Here is a list of some travel insurance companies that have been able to help fellow travellers living with diabetes (all types) as well as tips from other travellers living with diabetes. Also consider the CHOICE travel insurance buying guide (March 2023).
A letter signed by your diabetes doctor/healthcare professional
- Take out travel insurance for both your health and belongings
- Make sure your travel insurance covers:
- pre-existing conditions
- the places you will visit and
- the activities you plan to do.
- Declare your medical condition/s and check if there are any limitations for pre-existing conditions such as diabetes. Australia has reciprocal arrangements for emergency medical treatment in certain countries (for those who have access to Medicare), however this is not a substitute for travel insurance. More information can be found on the Service Australia website.
- If you use an insulin pump, consider insuring it separately as well.
This letter needs to state that you have diabetes and is for you to show to the airport security screening officer if needed. Use this checklist
as a guide of what to include in the letter. We recommend this letter be sought as part of your annual cycle of care.Sick day management
If you become sick it is vital you know how to manage your diabetes during this time and that you have an up-to-date sick day plan and a travel-friendly sick day kit. Visit the Australian Diabetes Educator Association
(ADEA) for examples of sick day action plans and discuss your specific care situation with your diabetes doctor/healthcare professional.Insulin pump back up plans/pump
If you use an insulin pump, it is recommended that you know how to convert your pump settings to insulin injections if your pump should fail. You will also need to pack the equipment for your insulin injections back-up plan in case of pump failure. Don’t forget to pack some long-acting insulin as well. Have a copy of your pump settings recorded and keep it with you for easy reference. Often people using an insulin pump hold onto their previous pump and travel with that as a back up. Alternatively some insulin pump companies may lend you a spare pump to take while travelling. Check with your insulin pump company also their insurance terms if you borrow a pump for travelling.Time zones
If you are travelling across different time zones, ask your diabetes doctor/healthcare professional for advice on how to adjust the times and doses of your medications (including insulin) and any devices (CGM or insulin pump). Make sure these instructions are written down and keep them safe with your travel documents.Diabetes technology – manufacturer's recommendations
Download onto your phone or have a hard copy of the manufacturer’s recommendations for diabetes technology in regard to airport security scanning devices. Also make a note of their respective emergency 24/7 contact details in case devices stop working.Insulin and diabetes medications/extra prescriptions
Medicines are usually exempt from the 100ml limit on liquids, aerosols and gels when travelling by plane. Check with your airline for specific information related to the place/s you will be travelling to.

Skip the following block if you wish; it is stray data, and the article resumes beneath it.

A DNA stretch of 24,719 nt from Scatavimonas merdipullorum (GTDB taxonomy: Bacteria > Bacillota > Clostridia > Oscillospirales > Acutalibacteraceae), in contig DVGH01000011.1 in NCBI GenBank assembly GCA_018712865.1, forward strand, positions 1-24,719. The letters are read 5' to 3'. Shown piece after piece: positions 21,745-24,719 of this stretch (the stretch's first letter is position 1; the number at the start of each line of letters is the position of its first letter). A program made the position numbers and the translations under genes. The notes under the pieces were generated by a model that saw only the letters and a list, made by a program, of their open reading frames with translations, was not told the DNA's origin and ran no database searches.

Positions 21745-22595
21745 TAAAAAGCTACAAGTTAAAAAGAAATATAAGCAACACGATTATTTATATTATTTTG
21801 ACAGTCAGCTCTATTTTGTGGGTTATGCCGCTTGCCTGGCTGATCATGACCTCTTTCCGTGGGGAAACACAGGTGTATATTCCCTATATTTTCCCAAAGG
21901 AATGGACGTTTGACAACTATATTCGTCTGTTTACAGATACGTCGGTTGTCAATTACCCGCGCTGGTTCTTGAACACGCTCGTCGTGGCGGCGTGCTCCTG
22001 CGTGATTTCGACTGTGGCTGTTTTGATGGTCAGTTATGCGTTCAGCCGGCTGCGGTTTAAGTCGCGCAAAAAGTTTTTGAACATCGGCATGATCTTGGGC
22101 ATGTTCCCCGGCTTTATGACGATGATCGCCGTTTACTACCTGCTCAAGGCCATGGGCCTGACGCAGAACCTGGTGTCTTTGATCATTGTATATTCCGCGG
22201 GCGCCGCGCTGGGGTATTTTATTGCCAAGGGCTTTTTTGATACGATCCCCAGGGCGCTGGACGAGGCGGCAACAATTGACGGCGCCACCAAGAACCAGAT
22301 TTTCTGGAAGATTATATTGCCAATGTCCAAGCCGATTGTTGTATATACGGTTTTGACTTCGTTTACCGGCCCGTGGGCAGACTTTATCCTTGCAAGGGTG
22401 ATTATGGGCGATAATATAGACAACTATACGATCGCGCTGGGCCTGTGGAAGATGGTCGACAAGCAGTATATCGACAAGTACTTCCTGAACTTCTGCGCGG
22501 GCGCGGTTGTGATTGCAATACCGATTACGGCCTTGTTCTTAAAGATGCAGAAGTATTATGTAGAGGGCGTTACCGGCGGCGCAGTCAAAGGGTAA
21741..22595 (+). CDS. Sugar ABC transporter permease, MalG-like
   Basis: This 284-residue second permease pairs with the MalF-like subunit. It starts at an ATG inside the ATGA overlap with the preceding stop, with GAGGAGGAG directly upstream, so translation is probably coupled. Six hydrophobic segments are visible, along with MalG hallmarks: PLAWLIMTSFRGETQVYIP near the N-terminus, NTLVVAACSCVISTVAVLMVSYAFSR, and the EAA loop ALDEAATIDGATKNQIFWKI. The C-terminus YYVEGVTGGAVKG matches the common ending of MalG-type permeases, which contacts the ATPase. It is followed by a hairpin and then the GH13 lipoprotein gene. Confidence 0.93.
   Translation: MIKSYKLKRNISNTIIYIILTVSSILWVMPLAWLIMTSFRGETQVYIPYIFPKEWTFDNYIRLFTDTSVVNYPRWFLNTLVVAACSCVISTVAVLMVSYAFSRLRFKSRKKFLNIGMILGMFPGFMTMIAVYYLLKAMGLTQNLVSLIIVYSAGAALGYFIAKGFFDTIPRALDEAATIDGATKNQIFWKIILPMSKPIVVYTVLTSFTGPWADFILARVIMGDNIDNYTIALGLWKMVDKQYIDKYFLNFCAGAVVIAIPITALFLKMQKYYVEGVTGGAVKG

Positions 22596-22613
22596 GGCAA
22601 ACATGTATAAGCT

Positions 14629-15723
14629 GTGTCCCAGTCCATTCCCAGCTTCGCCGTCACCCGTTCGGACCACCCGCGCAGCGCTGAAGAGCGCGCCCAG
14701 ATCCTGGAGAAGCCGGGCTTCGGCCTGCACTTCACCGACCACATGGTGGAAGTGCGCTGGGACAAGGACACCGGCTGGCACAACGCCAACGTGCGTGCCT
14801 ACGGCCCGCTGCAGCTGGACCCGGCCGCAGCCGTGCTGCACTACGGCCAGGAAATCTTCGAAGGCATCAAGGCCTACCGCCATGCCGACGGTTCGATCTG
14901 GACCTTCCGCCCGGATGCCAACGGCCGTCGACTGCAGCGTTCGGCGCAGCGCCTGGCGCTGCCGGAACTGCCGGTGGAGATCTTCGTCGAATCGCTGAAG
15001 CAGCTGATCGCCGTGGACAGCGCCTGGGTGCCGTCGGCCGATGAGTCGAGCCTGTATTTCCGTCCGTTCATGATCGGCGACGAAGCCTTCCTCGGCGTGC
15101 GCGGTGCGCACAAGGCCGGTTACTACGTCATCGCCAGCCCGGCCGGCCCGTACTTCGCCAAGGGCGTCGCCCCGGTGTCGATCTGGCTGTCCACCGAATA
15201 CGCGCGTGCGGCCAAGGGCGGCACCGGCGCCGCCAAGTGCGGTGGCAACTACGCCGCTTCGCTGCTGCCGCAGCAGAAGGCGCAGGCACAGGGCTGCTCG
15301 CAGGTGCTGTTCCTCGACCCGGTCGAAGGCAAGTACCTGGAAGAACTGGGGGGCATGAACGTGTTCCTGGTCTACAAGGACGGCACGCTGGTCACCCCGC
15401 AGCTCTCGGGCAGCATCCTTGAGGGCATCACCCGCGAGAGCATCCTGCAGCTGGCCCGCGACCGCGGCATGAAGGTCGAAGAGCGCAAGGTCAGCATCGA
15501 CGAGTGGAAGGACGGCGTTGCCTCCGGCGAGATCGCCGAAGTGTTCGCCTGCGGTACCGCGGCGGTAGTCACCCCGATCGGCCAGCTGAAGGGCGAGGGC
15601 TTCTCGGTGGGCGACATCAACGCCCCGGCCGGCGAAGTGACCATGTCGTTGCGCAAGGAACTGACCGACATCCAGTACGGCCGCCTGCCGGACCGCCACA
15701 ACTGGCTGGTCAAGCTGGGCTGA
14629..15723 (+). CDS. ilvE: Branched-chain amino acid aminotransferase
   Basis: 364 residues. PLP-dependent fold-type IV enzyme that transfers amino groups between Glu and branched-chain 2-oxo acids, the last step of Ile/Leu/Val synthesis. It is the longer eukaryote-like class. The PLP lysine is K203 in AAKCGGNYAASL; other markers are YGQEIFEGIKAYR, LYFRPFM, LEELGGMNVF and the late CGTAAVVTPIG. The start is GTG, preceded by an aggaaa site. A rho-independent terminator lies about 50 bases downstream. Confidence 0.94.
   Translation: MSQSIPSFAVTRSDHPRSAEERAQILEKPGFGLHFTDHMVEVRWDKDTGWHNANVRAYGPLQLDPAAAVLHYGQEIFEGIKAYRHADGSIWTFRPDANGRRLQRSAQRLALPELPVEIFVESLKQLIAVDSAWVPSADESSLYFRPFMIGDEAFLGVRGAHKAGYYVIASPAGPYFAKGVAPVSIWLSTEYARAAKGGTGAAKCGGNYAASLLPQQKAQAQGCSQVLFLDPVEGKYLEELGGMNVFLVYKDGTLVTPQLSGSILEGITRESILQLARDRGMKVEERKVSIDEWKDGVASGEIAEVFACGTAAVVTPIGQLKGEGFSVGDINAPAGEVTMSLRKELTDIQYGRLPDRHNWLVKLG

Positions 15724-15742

Check that your medicine or medical device is allowed in your destination country. The Smartraveller website
is a helpful place to look if you aren’t sure.
Check with your airline to see if you qualify for an additional carry-on luggage allowance for medical supplies.
Get extra prescriptions from your doctor for all your current medications, including glucagon if you have type 1 diabetes.
International travellers also need to be aware of any restrictions that may apply in regard to the quantity of PBS medication/s or medical devices that can be taken overseas (especially if travelling over a long period)Travel vaccinations and medications
Speak to your general practitioner or a doctor at a specialist travel clinic to work out what specific vaccines (e.g. Hepatitis A, COVID) or special medicine (e.g. against Malaria) you might need. This will vary according to the countries you plan to visit. Allow at least 3 months prior to your travel date as sometimes a series of injections is required. Packing anti-nausea/diarrhoea medication in your travel first aid kit is also recommended.Diabetes medication storage
Cooling wallets and cases are recommended for transporting insulin and injectable medications as aircraft cargo holds can experience wide ranging temperatures. Many medications are temperature sensitive and need to be kept at a stable temperature. The type of case you choose will depend on whether you can have regular access to a fridge/freezer throughout your trip as some need to be re-activated. Check the Diabetes Shop
for more information.Apps which may be useful
• Google TranslateMedicAlert bracelet or another form of medical identification/emergency contact details
Always carry identification and emergency contacts details. If you have a smartphone, consider using an ICE (In Case of Emergency) app. This will show your identification and emergency contact details on the home screen even when the phone is locked. Health apps are also available to store the medical information you might wish to store on your phone. Saving the contact details of the Embassy and public hospitals of the country/countries you are visiting is also recommended.